Is Elon Musk Clogging Space?

Is there enough space in space for Elon Musk’s tens of thousands of satellites? SpaceX founder Elon Musk is planning 42,000 satellites for space, resulting in mass criticism that his company is taking up too much space. 

Musk has rejected the criticism, saying that his network of 42,000 satellites can coexist with others and that they will not dominate slots or radio frequencies. 

The private rocket company aims to become a major telecommunications entity by sending tens of thousands of low-orbiting “Starlink” satellites into space. More than 1,600 have already been launched. He has launched them so quickly that there are now calls for regulation of space. 

Musk has been criticized for single-handedly making the rules in space. The head of the European Space Agency, Josef Aschbacher, said that there needs to be coordinated reaction from the European Union as well as other countries to ensure that Musk’s constellation does not prevent other countries or companies from being able to launch satellites as well. 

The criticism this week followed other criticism from China after there were two near-miss collisions between launching Starlink satellites and the Chinese space station, forcing the space station to maneuver in order to avoid a collision.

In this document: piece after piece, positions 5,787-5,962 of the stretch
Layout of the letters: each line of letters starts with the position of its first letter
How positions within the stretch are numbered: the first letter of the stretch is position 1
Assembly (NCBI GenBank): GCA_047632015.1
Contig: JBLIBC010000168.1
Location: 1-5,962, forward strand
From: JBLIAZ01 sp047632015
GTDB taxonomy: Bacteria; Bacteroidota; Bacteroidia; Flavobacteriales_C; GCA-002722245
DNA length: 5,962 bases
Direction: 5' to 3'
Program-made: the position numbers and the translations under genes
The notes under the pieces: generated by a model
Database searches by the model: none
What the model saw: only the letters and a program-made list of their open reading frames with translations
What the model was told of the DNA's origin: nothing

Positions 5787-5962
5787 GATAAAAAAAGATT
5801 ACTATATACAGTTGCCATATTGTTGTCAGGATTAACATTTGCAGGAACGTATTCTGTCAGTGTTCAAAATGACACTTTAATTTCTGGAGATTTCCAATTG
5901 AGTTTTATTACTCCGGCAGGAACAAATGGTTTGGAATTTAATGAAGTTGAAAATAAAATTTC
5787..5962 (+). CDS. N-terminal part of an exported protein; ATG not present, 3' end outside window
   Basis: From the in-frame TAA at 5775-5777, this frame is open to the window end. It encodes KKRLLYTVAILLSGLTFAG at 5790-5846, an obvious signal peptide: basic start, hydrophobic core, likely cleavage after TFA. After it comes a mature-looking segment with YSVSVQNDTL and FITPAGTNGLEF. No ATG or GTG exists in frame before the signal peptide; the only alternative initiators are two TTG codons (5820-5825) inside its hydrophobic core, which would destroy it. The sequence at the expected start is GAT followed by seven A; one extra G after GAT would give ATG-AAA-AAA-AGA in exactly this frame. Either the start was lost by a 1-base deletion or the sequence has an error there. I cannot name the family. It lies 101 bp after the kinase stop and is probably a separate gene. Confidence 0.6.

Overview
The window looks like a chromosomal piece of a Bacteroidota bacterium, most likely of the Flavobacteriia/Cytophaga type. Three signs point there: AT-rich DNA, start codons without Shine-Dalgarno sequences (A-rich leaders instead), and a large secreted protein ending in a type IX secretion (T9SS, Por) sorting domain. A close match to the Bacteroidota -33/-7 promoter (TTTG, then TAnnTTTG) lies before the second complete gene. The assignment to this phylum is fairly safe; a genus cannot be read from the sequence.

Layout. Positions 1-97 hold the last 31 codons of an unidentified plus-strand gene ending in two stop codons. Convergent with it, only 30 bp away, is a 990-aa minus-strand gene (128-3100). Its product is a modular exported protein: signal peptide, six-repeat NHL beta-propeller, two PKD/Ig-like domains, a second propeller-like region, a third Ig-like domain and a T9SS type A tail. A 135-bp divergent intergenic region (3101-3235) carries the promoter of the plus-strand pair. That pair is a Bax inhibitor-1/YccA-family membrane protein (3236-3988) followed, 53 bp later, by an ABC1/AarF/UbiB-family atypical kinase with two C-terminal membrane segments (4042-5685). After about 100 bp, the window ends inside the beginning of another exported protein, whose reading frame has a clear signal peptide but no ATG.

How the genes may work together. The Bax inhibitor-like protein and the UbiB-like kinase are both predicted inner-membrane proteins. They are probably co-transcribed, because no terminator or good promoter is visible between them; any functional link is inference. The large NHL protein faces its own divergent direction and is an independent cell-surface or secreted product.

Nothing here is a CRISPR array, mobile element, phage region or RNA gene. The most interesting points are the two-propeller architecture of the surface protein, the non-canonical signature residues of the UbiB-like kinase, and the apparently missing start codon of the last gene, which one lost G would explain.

China publicly accused the United States of ignoring international treaty obligations. They submitted a document to the United Nations Office for Outer Space Affairs detailing the two incidents. 

Astronomers are also concerned about the quick launch of so many satellites, saying that tens of thousands of satellites will cause unalterable changes to the sky if they remain unregulated. 

Scientists previously voiced concerns as well about the risk of collisions in space. Some have called on governments around the world to share information on the estimated 30,000 satellites currently orbiting Earth. 

Musk has permission from the U.S. government to launch up to 12,000 satellites. Musk does not plan on stopping there, saying in reality he plans to launch at least 42,000. 

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